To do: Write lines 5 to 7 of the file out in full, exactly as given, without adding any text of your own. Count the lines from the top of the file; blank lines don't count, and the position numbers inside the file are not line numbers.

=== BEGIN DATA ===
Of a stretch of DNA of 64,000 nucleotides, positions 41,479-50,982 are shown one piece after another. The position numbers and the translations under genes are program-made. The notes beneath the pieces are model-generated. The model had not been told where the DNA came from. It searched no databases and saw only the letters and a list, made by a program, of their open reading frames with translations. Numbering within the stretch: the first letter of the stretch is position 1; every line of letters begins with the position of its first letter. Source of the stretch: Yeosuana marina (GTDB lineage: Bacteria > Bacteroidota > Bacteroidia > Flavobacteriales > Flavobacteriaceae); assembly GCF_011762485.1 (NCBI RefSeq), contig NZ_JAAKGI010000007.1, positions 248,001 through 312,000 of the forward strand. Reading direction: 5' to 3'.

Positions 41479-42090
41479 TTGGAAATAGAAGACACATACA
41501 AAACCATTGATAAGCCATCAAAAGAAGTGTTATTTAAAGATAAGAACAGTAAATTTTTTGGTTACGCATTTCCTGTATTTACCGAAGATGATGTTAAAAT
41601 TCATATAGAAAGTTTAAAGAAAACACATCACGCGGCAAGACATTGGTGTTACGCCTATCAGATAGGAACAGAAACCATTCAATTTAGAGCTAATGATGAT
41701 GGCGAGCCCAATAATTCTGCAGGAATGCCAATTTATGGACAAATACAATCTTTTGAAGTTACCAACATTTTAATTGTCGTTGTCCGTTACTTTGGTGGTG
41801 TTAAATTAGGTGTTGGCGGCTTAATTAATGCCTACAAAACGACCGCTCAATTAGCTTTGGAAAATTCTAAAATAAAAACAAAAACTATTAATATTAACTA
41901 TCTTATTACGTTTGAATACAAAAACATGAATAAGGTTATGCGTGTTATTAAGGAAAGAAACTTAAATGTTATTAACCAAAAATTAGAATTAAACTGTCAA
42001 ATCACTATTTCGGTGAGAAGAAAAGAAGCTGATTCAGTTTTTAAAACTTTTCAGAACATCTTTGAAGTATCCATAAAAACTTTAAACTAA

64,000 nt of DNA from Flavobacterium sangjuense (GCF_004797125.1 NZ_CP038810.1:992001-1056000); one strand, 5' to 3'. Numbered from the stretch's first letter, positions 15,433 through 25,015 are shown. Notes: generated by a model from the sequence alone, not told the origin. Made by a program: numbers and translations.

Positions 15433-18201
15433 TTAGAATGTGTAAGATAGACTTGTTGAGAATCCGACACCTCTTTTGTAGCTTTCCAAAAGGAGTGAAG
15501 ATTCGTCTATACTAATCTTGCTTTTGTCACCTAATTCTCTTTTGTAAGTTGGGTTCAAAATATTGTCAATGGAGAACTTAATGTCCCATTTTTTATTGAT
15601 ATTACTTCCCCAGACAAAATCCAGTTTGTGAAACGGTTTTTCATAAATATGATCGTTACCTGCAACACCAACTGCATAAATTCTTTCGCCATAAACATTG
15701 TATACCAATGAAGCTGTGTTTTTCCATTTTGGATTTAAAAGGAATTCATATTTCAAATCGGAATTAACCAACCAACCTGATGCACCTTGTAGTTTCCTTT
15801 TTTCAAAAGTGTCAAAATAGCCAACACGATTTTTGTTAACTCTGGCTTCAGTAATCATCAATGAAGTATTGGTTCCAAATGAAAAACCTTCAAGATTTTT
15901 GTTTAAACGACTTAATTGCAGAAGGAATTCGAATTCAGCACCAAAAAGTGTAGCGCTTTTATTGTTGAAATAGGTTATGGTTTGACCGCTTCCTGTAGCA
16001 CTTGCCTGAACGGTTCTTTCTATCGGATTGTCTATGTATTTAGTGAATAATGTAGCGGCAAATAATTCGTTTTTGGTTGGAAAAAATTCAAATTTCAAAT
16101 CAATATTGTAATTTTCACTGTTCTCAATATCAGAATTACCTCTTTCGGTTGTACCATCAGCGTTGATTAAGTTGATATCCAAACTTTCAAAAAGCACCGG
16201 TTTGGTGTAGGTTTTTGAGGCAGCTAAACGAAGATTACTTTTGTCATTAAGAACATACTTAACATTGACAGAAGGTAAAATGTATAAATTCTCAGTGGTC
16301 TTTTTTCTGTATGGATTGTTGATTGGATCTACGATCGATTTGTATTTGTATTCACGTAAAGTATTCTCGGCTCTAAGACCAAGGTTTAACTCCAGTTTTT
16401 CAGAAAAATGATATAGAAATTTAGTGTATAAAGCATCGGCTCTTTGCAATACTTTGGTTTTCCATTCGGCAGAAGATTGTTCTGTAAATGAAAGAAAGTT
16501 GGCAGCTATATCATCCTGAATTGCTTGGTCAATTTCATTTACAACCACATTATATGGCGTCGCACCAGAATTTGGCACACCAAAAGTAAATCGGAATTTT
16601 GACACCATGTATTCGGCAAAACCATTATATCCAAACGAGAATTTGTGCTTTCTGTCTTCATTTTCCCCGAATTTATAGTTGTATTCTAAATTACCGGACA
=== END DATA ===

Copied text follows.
41601 TCATATAGAAAGTTTAAAGAAAACACATCACGCGGCAAGACATTGGTGTTACGCCTATCAGATAGGAACAGAAACCATTCAATTTAGAGCTAATGATGAT
41701 GGCGAGCCCAATAATTCTGCAGGAATGCCAATTTATGGACAAATACAATCTTTTGAAGTTACCAACATTTTAATTGTCGTTGTCCGTTACTTTGGTGGTG
41801 TTAAATTAGGTGTTGGCGGCTTAATTAATGCCTACAAAACGACCGCTCAATTAGCTTTGGAAAATTCTAAAATAAAAACAAAAACTATTAATATTAACTA